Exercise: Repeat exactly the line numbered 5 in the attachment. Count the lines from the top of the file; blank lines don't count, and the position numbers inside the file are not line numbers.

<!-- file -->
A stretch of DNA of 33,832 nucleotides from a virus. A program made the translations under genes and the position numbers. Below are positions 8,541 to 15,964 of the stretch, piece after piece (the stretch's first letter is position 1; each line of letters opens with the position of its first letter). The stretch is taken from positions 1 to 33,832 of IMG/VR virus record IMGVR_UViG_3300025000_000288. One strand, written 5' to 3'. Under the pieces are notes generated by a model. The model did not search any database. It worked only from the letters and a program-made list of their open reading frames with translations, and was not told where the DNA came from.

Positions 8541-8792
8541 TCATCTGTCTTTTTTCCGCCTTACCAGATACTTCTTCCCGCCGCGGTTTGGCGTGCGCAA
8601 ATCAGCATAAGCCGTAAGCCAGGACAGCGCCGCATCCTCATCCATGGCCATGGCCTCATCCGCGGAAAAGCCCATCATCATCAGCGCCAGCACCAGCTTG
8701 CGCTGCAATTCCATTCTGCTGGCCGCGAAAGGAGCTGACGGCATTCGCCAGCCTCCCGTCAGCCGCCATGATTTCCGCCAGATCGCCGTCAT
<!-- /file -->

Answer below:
8701 CGCTGCAATTCCATTCTGCTGGCCGCGAAAGGAGCTGACGGCATTCGCCAGCCTCCCGTCAGCCGCCATGATTTCCGCCAGATCGCCGTCAT